Processing workflow, Reports and other data used in each department, User documentation for each functional area, Information regarding future automation needs, Ease of use, Efficiency, Accuracy, Software functionality, Information availability, User manuals, Training
15. Analyze areas that are presently processed manually to determine potential for automation and anticipated benefits.
16. Identify potential workflow improvements.
17. Perform a gap analysis to identify service delivery gaps and duplication of effort.
18. Obtain present and projected volumes for each application area to be considered, including both average and peak requirements.
19. Review the information gathered during the technical and user assessment process and develop an information needs analysis that outlines the system features required by your Company to satisfy present and future needs.
20. Evaluate the quality, effectiveness and flexibility of the existing systems in terms of satisfying the existing and future operating needs and information requirements of your Company, and relative to technology trends.
21. Identify technology improvements related to systems, operations, and structure.
22. Identify functions and processes that can be "web enabled" including Intranets and customer Extranets.
23. Identify additional information needs, and improvements to existing manual and automated systems for increasing efficiency and productivity, and providing better and timelier services.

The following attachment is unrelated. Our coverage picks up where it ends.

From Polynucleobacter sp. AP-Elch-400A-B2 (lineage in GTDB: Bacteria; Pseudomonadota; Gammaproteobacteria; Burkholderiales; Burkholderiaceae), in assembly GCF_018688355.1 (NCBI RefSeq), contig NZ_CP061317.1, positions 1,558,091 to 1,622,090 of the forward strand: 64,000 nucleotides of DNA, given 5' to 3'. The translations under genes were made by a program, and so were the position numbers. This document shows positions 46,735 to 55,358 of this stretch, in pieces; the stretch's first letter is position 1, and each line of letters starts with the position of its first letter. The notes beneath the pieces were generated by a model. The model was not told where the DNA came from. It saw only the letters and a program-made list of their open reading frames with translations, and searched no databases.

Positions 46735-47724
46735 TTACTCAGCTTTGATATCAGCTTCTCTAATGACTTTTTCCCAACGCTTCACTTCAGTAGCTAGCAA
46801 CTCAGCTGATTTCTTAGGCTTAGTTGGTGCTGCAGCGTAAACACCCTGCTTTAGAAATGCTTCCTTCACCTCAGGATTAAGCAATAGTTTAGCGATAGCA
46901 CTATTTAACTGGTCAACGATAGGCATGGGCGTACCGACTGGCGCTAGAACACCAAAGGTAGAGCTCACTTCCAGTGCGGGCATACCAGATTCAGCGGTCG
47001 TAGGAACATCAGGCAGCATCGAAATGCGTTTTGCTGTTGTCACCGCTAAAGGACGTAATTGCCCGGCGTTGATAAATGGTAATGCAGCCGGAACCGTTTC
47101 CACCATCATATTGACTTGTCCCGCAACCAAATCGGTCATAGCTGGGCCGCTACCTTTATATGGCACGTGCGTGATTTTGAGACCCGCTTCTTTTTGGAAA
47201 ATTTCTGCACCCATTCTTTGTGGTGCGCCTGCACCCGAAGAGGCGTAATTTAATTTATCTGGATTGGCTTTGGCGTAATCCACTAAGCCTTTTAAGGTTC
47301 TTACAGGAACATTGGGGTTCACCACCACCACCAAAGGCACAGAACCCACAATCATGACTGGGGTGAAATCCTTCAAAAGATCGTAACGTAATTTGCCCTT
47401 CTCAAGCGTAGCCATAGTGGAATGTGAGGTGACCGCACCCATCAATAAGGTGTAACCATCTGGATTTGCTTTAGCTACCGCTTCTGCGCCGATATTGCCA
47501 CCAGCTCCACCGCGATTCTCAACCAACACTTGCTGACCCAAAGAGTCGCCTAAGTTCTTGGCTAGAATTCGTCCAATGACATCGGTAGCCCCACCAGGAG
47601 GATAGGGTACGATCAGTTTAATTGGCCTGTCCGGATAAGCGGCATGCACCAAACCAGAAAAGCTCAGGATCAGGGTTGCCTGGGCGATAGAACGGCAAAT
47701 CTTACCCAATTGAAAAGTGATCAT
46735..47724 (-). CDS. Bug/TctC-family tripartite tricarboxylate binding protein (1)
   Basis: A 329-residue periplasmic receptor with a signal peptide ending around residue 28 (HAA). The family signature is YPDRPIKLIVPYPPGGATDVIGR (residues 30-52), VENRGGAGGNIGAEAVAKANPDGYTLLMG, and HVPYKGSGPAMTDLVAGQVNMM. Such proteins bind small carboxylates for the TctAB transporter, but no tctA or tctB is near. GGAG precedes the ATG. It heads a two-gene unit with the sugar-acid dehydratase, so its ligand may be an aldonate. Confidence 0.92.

24. Meet with top management and other key personnel to review the initial needs analysis information.
25. Prioritize the needs analysis and determine the technology priorities. This company-wide prioritization is critical to ensure that the systems and technology that provide the greatest benefits are addressed as the highest priority.
RESEARCH AND ANALYSIS
26. Research and evaluate various alternatives to satisfy the information needs and requirements.
27. Determine potential alternatives available to meet the information systems and technology needs of your company, such as networks, communication systems, internet/intranet/extranet, e-commerce and other technologies.
28. Identify the costs.
LBL Tips for Success
Costs are easy to quantify, but very commonly underestimated. Benefits are easy to identify, but very difficult to quantify
29. Document the benefits
30. Prioritize technology initiatives
LBL Tips for Success
- High - completion in 6 to 12 months
- Medium - completion in 12 to 18 months
- Low - completion in 18 to 24 months
PLAN DEVELOPMENT AND REPORTING
31. Develop an information technology plan that will address the short-term and long-range objectives of your company. The information technology plan could include the following considerations, as appropriate:
Hardware Requirements, Delivery Systems, Software Requirements, Communications Requirements, Internet/Intranet/Extranet, E-Business, Security, Staffing Requirements, Technical and User Education Requirements, Estimated Costs, Other considerations as appropriate
Are there other consideration that should be addressed in the plan?
32. Prepare an implementation plan.
33. Review the technology plan report with top management and other key personnel.
34. Finalize the technology plan.
35. Implement the technology plan.